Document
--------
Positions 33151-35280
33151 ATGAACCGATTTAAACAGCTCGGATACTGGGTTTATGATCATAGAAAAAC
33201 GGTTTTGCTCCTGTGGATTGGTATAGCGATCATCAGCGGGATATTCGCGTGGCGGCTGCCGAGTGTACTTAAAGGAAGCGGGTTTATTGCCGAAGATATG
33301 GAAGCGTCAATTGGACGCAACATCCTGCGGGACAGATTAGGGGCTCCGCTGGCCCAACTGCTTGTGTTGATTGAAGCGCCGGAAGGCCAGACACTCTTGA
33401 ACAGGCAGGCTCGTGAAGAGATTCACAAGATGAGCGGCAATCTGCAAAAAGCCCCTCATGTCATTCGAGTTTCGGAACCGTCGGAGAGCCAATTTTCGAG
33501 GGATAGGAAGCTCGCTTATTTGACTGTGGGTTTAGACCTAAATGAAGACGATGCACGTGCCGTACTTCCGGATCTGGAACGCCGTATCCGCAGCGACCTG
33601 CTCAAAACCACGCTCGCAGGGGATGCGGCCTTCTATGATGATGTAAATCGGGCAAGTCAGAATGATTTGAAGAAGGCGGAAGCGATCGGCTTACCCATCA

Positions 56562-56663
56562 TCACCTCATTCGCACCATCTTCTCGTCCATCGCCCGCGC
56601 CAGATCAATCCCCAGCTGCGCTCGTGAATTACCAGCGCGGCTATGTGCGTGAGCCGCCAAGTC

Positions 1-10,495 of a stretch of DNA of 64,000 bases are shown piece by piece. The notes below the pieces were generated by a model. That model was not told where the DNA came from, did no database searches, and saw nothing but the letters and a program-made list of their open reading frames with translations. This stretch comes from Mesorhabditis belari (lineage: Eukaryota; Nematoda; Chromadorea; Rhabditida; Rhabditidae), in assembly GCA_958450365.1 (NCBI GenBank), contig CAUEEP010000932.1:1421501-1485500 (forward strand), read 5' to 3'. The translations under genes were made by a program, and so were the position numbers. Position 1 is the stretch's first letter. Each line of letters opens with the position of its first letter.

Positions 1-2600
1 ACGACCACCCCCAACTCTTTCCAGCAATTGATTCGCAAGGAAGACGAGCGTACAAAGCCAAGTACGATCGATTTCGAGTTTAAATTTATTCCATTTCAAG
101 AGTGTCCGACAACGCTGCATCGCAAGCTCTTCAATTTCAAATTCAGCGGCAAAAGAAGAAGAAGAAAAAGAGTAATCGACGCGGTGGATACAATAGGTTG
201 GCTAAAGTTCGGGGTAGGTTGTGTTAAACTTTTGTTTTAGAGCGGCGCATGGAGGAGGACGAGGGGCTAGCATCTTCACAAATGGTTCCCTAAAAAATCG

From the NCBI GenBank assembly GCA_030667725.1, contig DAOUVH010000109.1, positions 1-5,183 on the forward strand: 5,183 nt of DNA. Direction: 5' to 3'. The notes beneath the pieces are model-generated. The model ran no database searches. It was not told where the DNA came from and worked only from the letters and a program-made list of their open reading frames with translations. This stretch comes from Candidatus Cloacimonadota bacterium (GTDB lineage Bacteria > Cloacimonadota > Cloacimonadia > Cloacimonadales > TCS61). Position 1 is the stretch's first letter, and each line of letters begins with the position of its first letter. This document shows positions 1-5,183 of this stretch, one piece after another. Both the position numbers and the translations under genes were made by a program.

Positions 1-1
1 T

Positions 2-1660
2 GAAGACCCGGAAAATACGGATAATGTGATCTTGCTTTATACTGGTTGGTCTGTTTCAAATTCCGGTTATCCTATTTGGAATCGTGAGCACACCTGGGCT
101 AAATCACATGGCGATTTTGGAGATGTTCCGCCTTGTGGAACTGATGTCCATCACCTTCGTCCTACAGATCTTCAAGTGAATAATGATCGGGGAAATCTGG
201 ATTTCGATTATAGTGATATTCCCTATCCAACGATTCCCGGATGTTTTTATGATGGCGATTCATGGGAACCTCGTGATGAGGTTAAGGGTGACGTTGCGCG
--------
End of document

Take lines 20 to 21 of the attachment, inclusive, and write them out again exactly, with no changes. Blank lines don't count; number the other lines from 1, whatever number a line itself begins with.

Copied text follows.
2 GAAGACCCGGAAAATACGGATAATGTGATCTTGCTTTATACTGGTTGGTCTGTTTCAAATTCCGGTTATCCTATTTGGAATCGTGAGCACACCTGGGCT
101 AAATCACATGGCGATTTTGGAGATGTTCCGCCTTGTGGAACTGATGTCCATCACCTTCGTCCTACAGATCTTCAAGTGAATAATGATCGGGGAAATCTGG